A Quick Discussion On Long Term Care Insurance.

To self-insure or to invest in long-term care insurance? Numerous alternatives exist, and neither option is superior to the other, to my amazement. Your long-term approach can evolve as your requirements and resources shift over time.

Numerous customers wonder if they should self-insure or invest in long-term care insurance. If you’ve done your math and can save enough to self-insure, you have to decide whether to retain all the risk yourself or split it with an insurance provider. Ideally, we’d like to avoid having to consider the worst-case scenario at all.

A wide variety of long-term care products are available from insurance companies (including LTC combined with life insurance or annuities), so it’s vital to think about what you want to cover and how much you can afford to pay monthly premiums. Since you can’t see into the future, this decision comes down to what gives you peace of mind in light of the numerous factors and unknowns, such as if and when you will require care and how much the insurance company may increase the premiums in the long run.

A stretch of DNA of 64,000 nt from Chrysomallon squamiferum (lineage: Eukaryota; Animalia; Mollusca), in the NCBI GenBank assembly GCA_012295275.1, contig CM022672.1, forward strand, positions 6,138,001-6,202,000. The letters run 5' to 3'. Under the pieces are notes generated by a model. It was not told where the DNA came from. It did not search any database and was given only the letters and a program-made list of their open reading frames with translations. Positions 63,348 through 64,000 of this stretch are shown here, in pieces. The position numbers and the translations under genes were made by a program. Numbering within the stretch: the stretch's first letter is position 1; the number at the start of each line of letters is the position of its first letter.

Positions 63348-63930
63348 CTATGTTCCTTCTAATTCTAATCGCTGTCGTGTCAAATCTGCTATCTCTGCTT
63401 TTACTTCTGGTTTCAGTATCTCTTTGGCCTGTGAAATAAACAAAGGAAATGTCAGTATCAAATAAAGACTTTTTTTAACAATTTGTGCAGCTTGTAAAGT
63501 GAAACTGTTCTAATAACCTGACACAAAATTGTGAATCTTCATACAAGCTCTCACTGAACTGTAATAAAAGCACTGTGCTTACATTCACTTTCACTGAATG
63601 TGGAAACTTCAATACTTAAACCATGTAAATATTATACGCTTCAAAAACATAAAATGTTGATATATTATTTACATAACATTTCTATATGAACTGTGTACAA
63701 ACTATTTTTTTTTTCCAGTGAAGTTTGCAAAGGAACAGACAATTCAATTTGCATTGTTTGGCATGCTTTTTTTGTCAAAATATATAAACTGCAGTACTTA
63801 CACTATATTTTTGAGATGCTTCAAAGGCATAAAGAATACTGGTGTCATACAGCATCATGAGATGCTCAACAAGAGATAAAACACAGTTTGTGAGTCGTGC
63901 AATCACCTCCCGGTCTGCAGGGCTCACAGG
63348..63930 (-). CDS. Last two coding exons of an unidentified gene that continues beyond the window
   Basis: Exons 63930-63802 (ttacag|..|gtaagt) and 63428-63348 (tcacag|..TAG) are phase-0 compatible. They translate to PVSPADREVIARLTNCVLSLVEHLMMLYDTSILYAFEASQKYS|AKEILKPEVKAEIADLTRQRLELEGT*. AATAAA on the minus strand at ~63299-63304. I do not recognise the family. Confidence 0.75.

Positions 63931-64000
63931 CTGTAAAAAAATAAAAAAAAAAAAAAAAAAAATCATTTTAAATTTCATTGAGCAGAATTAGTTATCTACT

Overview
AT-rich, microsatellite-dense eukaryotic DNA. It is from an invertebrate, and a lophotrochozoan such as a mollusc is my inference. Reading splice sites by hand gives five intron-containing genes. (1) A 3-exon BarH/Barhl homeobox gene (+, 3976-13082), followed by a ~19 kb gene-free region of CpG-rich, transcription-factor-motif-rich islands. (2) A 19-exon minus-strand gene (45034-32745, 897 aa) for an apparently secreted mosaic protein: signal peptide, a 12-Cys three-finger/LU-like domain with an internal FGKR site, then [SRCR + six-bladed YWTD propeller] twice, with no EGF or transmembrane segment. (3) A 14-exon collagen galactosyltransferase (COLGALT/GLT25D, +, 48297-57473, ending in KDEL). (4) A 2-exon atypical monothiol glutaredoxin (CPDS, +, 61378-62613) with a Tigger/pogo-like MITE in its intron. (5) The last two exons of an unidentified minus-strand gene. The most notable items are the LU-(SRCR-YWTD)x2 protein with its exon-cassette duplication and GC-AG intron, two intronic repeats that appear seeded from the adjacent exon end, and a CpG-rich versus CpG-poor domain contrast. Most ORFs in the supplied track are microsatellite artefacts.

You should also check your eligibility for long-term care, as some pre-existing diseases may leave you uninsurable. (For instance, you can be denied if you currently require assistance with bathing and dressing because of a medical condition like Alzheimer’s or a kind of cancer.) Joint policy purchases between husband and wife may also qualify you for a premium reduction. Similarly, long-term care expenses and premium hikes can differ from one state to the next.

Some policies allow you to choose how you put your benefit money to use; for example, if you choose a $6,000 monthly benefit over three years, you’ll have a total of $216,000 in coverage at the outset. If you started receiving benefits this year and utilized the maximum amount each month, you would exhaust your benefits slightly over three years. You can extend your coverage by two or six years if you use only half of the monthly benefit.

A study conducted at Boston College found that for most insurance buyers, in-home care is the primary focus when considering long-term care coverage. Results showed that men and women aged 65 and up had similar risks of eventually requiring nursing home care, with 44% and 58%, respectively. According to the results, the average length of time a male spends in a nursing home is ten months, while a woman spends 16 months.

Although we cannot act as insurance brokers or offer specific recommendations, we can guide you through the options and help you weigh the pros and cons of each. Before making any changes to your current insurance, you should consult with your agent.